James L. Goldsmith, Esquire

There are a number of ways you might be asked to list and market the property of a deceased owner. A call from a child, an executor, or the attorney representing the estate are common. One REALTOR® who recently called the Legal HotLine took such a call from the estate's attorney. This REALTOR® obtained a key from the attorney, went to the property, measured, photographed and inventoried fixtures and personalty likely to be included a sale.

Back at the office, our would-be listing agent researched tax records, zoning, prepared a suitable description and completed the paperwork necessary to submit the listing to the MLS. He also prepared a well documented CMA.

So what went wrong? Well, as all of this was coming together, and just before the listing agent sought signatures for his listing agreement, he got a call from the lawyer. The lawyer had recently taken a call from a buyer whose father lived in the neighborhood of the decedent and who knew that the house would be sold. The buyer made a reasonable offer and the estate accepted. The lawyer, who had fiduciary obligations to the estate, was very sincere in his apology to the listing agent! He really anticipated giving the listing to that agent and while he hadn't been marketing the property, what could he do?

As with many sad tales, there's a lesson to be learned and in this case it is quite simple: without a written agreement, signed by the right persons, you don't have a listing! The written agreement part is easy: use the standard Listing Contract. Getting the right person(s) to sign the agreement is not always easy. How often do you verify that the title owners are who they say they are? Most often they are, but at the time of listing there are many licensees who only assume that the good folks who are signing are indeed the lawful owners. In the case of an estate, most listing agents are too trusting.

The attorney for the estate, an agent holding power-of-attorney of the deceased owner, or child or sibling of the decedent may lack the lawful authority to sign a listing agreement. Only the lawfully authorized person(s) have the power to bind the estate to a listing agreement. The executor (male), executrix (female) or executors (multiple persons) have the authority in the case of an estate of a person who died with a will. Dying intestate (dying without a will) results in the appointment of an administrator (male), administratrix (female) or administrators (multiple persons). These lawfully recognized representatives of the estate will be able to demonstrate their status with appropriate documentation. Letters Testamentary or Letters of Administration are issued and each representative should have multiple short certificates issued by the Register of Wills indicating the names of the lawful representative(s) of the estate. You must obtain the signature of all persons with that authority. Having the signature of two of the three executors is insufficient! The signature of any attorney who represents an estate, but who is not the executor/administrator, is insufficient. Perhaps you have had good experiences in the past when your listing agreement has been signed by the attorney who represents the estate, and that's great. I am not saying that you will necessarily be deprived of the opportunity to follow through with the listing and earn a commission; I am merely passing along a warning. While the lawyer may not seek to upset your listing, you are in violation of RELRA's requirement that you have proper written authority of the owner before marketing a property for sale. Only lawfully recognized executors and administrators have the authority to act on behalf of the deceased owner.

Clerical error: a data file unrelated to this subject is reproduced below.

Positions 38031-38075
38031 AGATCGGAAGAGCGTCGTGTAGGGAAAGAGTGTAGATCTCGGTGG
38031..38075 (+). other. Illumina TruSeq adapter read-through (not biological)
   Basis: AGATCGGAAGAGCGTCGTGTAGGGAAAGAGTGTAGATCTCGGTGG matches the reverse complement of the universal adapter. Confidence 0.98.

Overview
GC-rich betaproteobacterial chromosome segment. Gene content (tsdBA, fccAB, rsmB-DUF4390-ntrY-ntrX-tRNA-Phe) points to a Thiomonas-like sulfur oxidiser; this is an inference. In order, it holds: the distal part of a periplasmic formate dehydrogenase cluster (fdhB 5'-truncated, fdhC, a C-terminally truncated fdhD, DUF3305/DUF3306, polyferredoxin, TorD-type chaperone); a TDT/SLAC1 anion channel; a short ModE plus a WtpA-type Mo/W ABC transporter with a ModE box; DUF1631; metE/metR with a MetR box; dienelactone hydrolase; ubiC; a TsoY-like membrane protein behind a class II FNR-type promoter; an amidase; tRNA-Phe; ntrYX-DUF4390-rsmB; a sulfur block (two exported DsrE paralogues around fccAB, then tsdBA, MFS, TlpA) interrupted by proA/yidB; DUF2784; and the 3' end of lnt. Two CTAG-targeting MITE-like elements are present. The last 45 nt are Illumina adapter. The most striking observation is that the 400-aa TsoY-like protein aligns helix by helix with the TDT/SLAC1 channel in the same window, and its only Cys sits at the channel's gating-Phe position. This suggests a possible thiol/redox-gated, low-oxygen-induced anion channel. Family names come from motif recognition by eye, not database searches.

Copyright © Brett M. Woodburn, Esquire, CALDWELL & KEARNS, P.C., 2008

All Rights Reserved

Mr. Goldsmith is an attorney with Caldwell & Kearns and serves as general counsel to PAR. A substantial portion of his practice is dedicated to providing advice and counsel to real estate licensees and representing and defending real estate salespersons and brokers in civil lawsuits and licensing claims across the Commonwealth. He routinely counsels employers on employee relations issues as one of the voices of the PAR Legal Hotline. He may be reached at